The horse world must be the only industry where despite all of our modern technology, we appear to be going back to the dark ages when it comes to shoeing.

Over the last couple of years I have had the opportunity to look at horses in most areas of this great country, and now I am more concerned than ever that we really have lost the plot!

Breed registration and classification have produced better types of horses with a much greater performance potential. Rider tuition and schooling has never been more readily available for all forms of competition, but so often that beautifully bred and highly trained horse’s natural athletic ability is drastically reduced by having to wear the wrong shoes. The horse didn’t have any choice, but we did.

The golden rule for shoe selection is that a shoe should be as light as possible to allow the horse to perform his task. Not as heavy as possible.

Perhaps it is an economic thing, and you may think that if you fit heavy shoes they will last longer and you will save money – that is wrong thinking! He will have to be reshod every four to six weeks regardless of what shoes are fitted so that cost never alters. Sure, heavy horses need heavy shoes but light horses with fine leg bones do not.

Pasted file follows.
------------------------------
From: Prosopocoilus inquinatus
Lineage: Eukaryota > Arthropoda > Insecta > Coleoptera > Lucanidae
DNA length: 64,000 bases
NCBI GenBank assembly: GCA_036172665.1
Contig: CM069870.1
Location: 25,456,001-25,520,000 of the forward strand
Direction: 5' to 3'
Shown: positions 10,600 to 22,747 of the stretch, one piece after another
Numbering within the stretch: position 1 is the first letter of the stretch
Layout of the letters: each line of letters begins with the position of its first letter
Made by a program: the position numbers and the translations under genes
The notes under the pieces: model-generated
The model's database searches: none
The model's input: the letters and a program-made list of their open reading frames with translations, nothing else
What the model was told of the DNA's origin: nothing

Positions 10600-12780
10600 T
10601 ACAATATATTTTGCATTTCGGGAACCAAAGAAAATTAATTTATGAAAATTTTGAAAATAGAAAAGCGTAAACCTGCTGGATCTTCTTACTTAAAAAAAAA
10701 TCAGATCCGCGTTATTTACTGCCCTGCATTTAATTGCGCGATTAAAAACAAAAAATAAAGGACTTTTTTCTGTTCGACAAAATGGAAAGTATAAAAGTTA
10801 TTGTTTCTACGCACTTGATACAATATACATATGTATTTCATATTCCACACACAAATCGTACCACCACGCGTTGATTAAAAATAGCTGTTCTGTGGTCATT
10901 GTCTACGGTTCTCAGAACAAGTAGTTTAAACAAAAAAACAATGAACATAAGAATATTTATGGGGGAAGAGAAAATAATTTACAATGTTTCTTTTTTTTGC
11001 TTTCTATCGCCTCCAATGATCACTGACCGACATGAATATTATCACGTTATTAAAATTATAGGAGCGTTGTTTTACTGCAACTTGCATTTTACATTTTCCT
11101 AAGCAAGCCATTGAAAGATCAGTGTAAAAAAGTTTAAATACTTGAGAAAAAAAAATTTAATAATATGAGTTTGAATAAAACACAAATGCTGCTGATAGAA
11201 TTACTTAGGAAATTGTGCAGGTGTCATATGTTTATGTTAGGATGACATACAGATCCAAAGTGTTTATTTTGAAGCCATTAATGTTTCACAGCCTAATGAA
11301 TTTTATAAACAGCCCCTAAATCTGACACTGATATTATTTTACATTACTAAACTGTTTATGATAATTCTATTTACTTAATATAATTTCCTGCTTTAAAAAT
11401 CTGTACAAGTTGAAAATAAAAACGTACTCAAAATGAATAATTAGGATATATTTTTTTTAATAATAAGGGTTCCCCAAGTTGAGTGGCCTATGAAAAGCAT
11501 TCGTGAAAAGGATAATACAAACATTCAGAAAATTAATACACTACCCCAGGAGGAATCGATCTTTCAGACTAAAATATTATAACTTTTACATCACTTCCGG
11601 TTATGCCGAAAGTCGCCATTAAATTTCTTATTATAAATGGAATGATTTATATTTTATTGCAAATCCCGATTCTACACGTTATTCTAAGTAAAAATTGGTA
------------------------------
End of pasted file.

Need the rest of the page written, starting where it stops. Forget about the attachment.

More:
I constantly see light framed horses around fourteen or fifteen hands wearing size three to size five shoes that are far too heavy, both in flat or concave profile, complete with quarter clips to help hold them on; these horses are usually clumsy and have a plodding action. Every time these horses are shod with the correct weight shoes, the owners notice the increased freedom of movement and ability.

The real cost is to your horse’s performance and the destruction of his lower leg and hooves. Heavy shoes create greater concussion to joints and are usually fitted with heavier nails which destroy that delicate hoof wall capsule.

There has never been a greater choice of ready made horseshoes available for us to choose from, as well as nails to suit any shoe. All we have to do is spend a little more time while we evaluate the horse’s needs and your expectations of his performance, both as a rider and as a farrier. Let common sense prevail – could you as a ballet dancer perform your best in heavy working boots?

Fitting the correct weight shoes will lift your horse’s athletic ability dramatically, and will also reduce downtime from lameness and injury.

In my day to day work, my personal choice is a lightweight concave shoe such as the St Croix Concorde. These shoes have the advantage of being light in weight and providing good coverage with ideal nail placement.

Nowadays it is possible to select the correct factory made shoe, regardless of the horse’s size, weight, bone structure or working expectations, and, with the use of care and consideration by the farrier, fit them to enhance your horse’s performance.

Shoes are also available in various grades of hardness as well as a flat or concave profile. The choice is huge, and so is the need to be particular and get it right.

Your horse’s needs for the correct footwear for the job are exactly the same as your own, so be fussy.